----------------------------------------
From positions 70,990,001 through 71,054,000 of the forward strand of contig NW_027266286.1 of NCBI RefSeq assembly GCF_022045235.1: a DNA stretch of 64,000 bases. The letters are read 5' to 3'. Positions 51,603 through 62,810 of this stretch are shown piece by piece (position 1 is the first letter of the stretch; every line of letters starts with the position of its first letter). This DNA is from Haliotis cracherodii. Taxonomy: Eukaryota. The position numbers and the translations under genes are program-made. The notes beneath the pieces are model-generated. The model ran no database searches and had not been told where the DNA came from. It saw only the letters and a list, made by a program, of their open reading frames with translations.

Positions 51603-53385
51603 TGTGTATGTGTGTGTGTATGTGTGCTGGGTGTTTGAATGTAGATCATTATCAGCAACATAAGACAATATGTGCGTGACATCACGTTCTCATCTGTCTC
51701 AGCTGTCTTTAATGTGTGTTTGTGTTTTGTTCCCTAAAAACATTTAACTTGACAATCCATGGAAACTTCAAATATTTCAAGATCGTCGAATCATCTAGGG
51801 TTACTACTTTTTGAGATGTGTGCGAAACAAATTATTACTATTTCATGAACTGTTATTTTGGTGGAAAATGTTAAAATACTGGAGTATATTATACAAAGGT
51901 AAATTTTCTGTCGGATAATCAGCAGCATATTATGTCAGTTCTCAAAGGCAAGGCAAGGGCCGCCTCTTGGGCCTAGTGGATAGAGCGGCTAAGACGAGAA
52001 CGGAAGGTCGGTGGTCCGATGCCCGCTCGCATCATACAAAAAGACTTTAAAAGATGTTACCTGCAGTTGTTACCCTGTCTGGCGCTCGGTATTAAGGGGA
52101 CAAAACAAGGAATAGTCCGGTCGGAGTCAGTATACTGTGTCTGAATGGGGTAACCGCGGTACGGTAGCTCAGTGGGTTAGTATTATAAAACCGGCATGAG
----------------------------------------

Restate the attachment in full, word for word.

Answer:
From positions 70,990,001 through 71,054,000 of the forward strand of contig NW_027266286.1 of NCBI RefSeq assembly GCF_022045235.1: a DNA stretch of 64,000 bases. The letters are read 5' to 3'. Positions 51,603 through 62,810 of this stretch are shown piece by piece (position 1 is the first letter of the stretch; every line of letters starts with the position of its first letter). This DNA is from Haliotis cracherodii. Taxonomy: Eukaryota. The position numbers and the translations under genes are program-made. The notes beneath the pieces are model-generated. The model ran no database searches and had not been told where the DNA came from. It saw only the letters and a list, made by a program, of their open reading frames with translations.

Positions 51603-53385
51603 TGTGTATGTGTGTGTGTATGTGTGCTGGGTGTTTGAATGTAGATCATTATCAGCAACATAAGACAATATGTGCGTGACATCACGTTCTCATCTGTCTC
51701 AGCTGTCTTTAATGTGTGTTTGTGTTTTGTTCCCTAAAAACATTTAACTTGACAATCCATGGAAACTTCAAATATTTCAAGATCGTCGAATCATCTAGGG
51801 TTACTACTTTTTGAGATGTGTGCGAAACAAATTATTACTATTTCATGAACTGTTATTTTGGTGGAAAATGTTAAAATACTGGAGTATATTATACAAAGGT
51901 AAATTTTCTGTCGGATAATCAGCAGCATATTATGTCAGTTCTCAAAGGCAAGGCAAGGGCCGCCTCTTGGGCCTAGTGGATAGAGCGGCTAAGACGAGAA
52001 CGGAAGGTCGGTGGTCCGATGCCCGCTCGCATCATACAAAAAGACTTTAAAAGATGTTACCTGCAGTTGTTACCCTGTCTGGCGCTCGGTATTAAGGGGA
52101 CAAAACAAGGAATAGTCCGGTCGGAGTCAGTATACTGTGTCTGAATGGGGTAACCGCGGTACGGTAGCTCAGTGGGTTAGTATTATAAAACCGGCATGAG